In meditation, however, ashvini mudra is not used; mula bandha, the root lock, is pulled up and held. This creates stability in our physical body as well as energetically—the realm of kurma vayu. Kurma vayu holds all the other vayus; it is the “secretary of the interior.” Before you undertake any task or project, your internal situation has to be stable; otherwise, if you are disturbed, it will be necessary to deal with that situation, and all other projects will either go very slowly or have to be stopped.
That is what holding mula bandha, the root lock, does. It should become so effortless that it is held by itself, leaving the mind entirely free, so that all of the mental energy can be fully directed toward the object of meditation. In mula bandha, heat is generated in a static way, and if the mind is concentrated and sushumna is open, the energy will only move upward. In that state, the heat—the fire, pranic force, or kundalini force—that wakes up from the kurma nadi moves along sushumna, becoming meditative energy and enhancing the beauty of your meditation. Ashvini mudra is for a physical benefit, whereas mula bandha is for a meditative benefit.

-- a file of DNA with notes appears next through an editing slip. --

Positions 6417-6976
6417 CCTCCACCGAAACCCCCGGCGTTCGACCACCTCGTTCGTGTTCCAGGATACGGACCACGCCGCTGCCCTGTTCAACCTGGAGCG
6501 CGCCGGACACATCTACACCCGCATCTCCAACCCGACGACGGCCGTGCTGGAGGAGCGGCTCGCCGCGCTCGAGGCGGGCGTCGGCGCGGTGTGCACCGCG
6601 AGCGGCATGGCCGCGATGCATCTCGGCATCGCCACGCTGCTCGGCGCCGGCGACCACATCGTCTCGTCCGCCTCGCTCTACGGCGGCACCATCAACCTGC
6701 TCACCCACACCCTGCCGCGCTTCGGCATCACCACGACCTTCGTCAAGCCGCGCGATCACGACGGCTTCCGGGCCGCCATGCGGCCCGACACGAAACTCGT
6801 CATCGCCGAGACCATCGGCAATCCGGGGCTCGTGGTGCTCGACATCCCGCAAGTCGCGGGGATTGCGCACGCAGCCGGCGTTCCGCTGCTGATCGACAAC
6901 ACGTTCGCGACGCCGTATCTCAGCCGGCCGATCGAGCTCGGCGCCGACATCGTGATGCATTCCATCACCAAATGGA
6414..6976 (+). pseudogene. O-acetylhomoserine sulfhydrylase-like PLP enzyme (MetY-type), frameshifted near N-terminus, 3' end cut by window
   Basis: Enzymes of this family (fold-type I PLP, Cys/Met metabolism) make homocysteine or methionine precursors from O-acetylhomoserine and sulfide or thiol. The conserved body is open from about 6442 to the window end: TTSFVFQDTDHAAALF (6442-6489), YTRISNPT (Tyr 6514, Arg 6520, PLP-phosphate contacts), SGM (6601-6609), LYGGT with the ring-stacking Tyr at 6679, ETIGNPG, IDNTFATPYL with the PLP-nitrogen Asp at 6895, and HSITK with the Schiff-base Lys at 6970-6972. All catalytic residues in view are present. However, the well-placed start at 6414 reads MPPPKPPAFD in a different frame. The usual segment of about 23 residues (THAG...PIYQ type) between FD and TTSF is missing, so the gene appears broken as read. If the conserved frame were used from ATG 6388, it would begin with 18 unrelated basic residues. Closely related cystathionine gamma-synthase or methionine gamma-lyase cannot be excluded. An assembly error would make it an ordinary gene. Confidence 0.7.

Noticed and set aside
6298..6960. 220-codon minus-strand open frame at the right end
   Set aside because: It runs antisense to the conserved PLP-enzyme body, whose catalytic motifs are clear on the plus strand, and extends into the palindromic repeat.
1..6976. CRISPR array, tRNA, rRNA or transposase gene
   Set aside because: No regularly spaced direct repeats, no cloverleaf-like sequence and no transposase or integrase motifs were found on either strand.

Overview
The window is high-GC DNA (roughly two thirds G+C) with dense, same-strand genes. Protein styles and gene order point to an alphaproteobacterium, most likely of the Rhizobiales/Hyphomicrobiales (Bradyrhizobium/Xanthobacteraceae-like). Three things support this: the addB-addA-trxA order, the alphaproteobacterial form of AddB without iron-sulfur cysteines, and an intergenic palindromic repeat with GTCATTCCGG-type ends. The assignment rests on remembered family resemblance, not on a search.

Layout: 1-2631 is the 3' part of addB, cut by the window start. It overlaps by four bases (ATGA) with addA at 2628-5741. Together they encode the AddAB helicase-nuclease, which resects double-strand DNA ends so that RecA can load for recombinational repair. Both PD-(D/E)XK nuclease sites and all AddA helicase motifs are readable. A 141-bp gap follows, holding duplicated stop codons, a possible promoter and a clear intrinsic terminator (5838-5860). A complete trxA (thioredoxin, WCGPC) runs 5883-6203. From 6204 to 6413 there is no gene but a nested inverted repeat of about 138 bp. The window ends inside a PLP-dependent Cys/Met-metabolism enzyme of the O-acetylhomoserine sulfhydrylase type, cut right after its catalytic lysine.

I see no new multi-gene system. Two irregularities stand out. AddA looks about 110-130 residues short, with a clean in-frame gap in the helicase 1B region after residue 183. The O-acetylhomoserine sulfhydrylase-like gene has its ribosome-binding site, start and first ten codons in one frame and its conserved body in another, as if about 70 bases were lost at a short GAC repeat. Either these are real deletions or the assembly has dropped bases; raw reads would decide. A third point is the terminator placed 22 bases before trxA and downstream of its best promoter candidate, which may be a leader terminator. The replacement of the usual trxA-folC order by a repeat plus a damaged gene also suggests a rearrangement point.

The people for whom Patanjali wrote the Yoga Sutra did not know anatomy, so he did not describe the kurma nadi, how it works, or why it helps anatomically. He simply suggested that one sit on a flat seat that is neither too hard nor too soft, be steady, and focus on the breath. Swamiji has introduced this very systematically: sit with the head, neck, and trunk in a straight line; draw up the root lock; be comfortable and steady. In other words, the basic practices develop control over the kurma nadi, and thus you purify yourself to prepare for the rising of kundalini.
Are you working with your kurma nadi by practicing the usual Himalayan Institute method of meditation? If so, you are already doing it, whether you know the name of kurma nadi or not. If you are cooking your food with fire, whether you call it “fire” or not doesn’t matter; you are getting the same result. So observe how you sit and the way you allow your body to be still. Remember, by practicing samyama (concentration, meditation, and samadhi) on the kurma nadi while sitting and breathing in the correct way, you will gain control over kurma vayu, allowing you to attain stability of body and mind.
Source: Dawn Magazine, 1990
About the Teacher